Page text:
Thursday, 22 January 2015

Film: Starred Up

A troubled young man is transferred from juvenile detention to adult prison where he finds himself being shown the ropes by another inmate, who just happens to be his Father.

This UK prison drama was lauded by critics and even scooped a few awards but besides one or two decent performances this is pretty run of the mill stuff.

Attempts at rehabilitation consist of joining some sort of peer group where the members repeatedly vent their anger and then come out high-fiving each other as if to say prison life ain’t that bad.

More background on the main characters may have helped but what we are left with is a series of violent incidents leading to a pretty unsatisfactory conclusion.

Starred Up is available on all the usual formats now.


Ric’s Rating: Dodgy.   

Tuesday, 20 January 2015

Film: American Sniper

The Hangover’s Bradley Cooper delivers a superb performance as Navy Seal Chris Kyle in this true story from director Clint Eastwood.

The patriotic Kyle decides to enlist and after intensive training is soon deployed to Iraq where he is used as a specialist sniper. His role is to protect ground forces but the highly trained Kyle decides that he must help his less experienced colleagues on the ground. A series of incidents follow, each very intense and harrowing.

These events coincide with Kyle attempting to maintain a healthy relationship with his wife and young family but during periods of time at home he is still consumed by the war.

Can he leave the fighting to others after putting in 4 tours of duty and can he adjust to life back in normal society?

I knew nothing of Chris Kyle prior to seeing this film and there is no doubt that increased my enjoyment of it. It is easy to find out details of this high profile soldier but if you don’t already know then steer clear until after seeing this.

Doubts have emerged regarding the authenticity of events as presented here but regardless of that this is a film that grips from the start and doesn't let go.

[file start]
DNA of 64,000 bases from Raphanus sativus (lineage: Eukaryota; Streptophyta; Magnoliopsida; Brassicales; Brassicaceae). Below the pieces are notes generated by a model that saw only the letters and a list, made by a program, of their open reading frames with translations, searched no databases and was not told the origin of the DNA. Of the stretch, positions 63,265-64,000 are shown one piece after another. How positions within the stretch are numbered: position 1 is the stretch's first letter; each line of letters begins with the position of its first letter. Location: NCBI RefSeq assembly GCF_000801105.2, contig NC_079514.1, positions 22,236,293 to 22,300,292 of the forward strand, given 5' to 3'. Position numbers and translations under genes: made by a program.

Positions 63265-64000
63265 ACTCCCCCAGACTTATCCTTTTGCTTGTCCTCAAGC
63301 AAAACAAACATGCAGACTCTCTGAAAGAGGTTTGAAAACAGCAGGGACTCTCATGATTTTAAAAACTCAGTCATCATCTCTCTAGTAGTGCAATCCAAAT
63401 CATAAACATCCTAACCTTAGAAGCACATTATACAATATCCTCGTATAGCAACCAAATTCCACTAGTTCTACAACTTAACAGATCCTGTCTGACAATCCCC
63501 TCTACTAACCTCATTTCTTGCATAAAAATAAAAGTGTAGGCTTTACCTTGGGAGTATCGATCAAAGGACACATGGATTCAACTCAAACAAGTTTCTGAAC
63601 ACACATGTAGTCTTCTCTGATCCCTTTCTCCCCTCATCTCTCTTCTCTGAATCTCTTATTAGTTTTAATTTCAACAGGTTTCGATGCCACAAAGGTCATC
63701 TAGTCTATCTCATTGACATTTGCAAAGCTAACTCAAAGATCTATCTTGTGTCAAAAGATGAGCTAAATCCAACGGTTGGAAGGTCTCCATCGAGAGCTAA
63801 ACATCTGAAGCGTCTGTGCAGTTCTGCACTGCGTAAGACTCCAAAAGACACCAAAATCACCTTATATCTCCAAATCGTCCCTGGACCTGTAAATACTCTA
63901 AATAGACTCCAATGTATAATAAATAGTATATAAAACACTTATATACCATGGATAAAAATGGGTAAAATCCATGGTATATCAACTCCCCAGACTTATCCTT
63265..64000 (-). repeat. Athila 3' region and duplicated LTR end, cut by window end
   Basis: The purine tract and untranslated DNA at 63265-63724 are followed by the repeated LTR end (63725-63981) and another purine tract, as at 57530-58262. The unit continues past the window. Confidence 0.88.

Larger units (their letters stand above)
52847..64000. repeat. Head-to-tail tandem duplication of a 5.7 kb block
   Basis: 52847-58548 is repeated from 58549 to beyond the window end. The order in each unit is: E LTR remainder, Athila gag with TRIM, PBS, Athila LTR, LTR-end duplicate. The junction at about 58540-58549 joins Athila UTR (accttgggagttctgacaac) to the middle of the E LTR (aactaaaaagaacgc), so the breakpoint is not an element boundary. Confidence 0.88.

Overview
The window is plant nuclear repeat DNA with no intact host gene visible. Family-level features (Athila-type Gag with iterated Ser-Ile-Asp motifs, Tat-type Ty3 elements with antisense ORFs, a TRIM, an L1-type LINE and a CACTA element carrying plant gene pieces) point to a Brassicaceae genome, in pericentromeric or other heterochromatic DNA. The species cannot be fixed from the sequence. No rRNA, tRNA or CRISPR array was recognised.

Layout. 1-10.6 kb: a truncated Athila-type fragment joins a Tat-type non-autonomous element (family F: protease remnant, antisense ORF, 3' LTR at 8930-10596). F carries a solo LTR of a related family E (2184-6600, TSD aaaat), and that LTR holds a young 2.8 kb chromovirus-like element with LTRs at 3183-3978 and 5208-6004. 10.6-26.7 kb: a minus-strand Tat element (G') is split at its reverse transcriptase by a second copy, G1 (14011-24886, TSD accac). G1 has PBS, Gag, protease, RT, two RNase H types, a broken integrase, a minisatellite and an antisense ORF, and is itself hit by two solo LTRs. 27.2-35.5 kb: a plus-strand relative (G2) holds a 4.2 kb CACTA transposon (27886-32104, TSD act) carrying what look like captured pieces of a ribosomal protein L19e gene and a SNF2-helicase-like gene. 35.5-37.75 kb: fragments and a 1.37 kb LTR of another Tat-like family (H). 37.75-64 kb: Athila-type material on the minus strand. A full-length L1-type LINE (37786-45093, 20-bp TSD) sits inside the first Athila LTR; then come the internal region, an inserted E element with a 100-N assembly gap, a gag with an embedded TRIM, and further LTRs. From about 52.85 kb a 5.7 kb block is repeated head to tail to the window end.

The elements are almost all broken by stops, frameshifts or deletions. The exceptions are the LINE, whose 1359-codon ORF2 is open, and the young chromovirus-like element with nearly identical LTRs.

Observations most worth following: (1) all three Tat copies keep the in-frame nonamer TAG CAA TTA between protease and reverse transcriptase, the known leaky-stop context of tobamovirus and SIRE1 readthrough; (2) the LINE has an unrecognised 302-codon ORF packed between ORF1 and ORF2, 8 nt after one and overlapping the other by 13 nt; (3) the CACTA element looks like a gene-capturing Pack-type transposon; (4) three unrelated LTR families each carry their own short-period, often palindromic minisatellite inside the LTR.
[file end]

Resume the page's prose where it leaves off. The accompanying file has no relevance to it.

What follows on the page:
American Sniper is in cinemas now.

Ric’s Rating: Highly Recommended. 

Wednesday, 24 December 2014

Hello everyone. Has it really been 3 months since my last post here? Where does the time go these days? Lately I have been posting very brief review tweets on Twitter @ricsreviews so you can keep up to date there but hopefully I'll get back to regular updates here as soon as possible.

I plan to do an end of year post (however light in content) next week so please check back soon.

Have a fantastic Christmas.

Cheers!
Ricky

Thursday, 25 September 2014

Film: A Walk Among The Tombstones

Liam Neeson takes on the role of Private Detective Matt Scudder in this film adaptation of the novel by Lawrence Block.

A fellow addict asks Scudder to speak to his brother regarding a missing person. Turns out that the client isn’t exactly a law abiding citizen and even though he paid the ransom asked for by his wife’s kidnappers, they killed her anyway.

Despite his initial reluctance Scudder takes on the case and follows a trail that eventually leads to a pair of ruthless murderers.

If you aren’t a fan of Neeson then give this a miss as he is in practically every scene and only briefly disappears from view throughout the entire film. Thankfully I enjoy Neeson’s films (Taken and The Gray are recent stand-outs) and he easily carries the film along on it’s atmospheric journey.

I haven’t read the novel but can guess that this film incorporates elements from several books as we get the character’s history and we meet TJ, a local street kid who I’m guessing is a series regular. Maybe someone can confirm or correct my thinking.

Gritty, violent and completely absorbing, A Walk Among The Tombstones only suffers by not providing more of a story for the villains of the piece. Neeson gives a towering performance as Scudder and hopefully this is the beginning of a franchise as I’d be keen to see more of this character.

Catch it in cinemas now.


Ric’s Rating: Highly Recommended.  

Thursday, 11 September 2014

Book: The String Diaries by Stephen Lloyd Jones

Stephen Lloyd Jones’ debut novel is a tale of murder, revenge, love and erm Hungarian folklore. The Hozzsu Eletek are a rare breed of people. Blessed / cursed with exceptionally long life they also have the ability to replicate the appearance of any other person. One of their kind is a misguided young man who is eventually outcast and hunted by his own. Desperate and alone Jakab decides to dedicate his long life to tracking down and killing the descendants of those responsible for what he sees as a terrible humiliation and betrayal.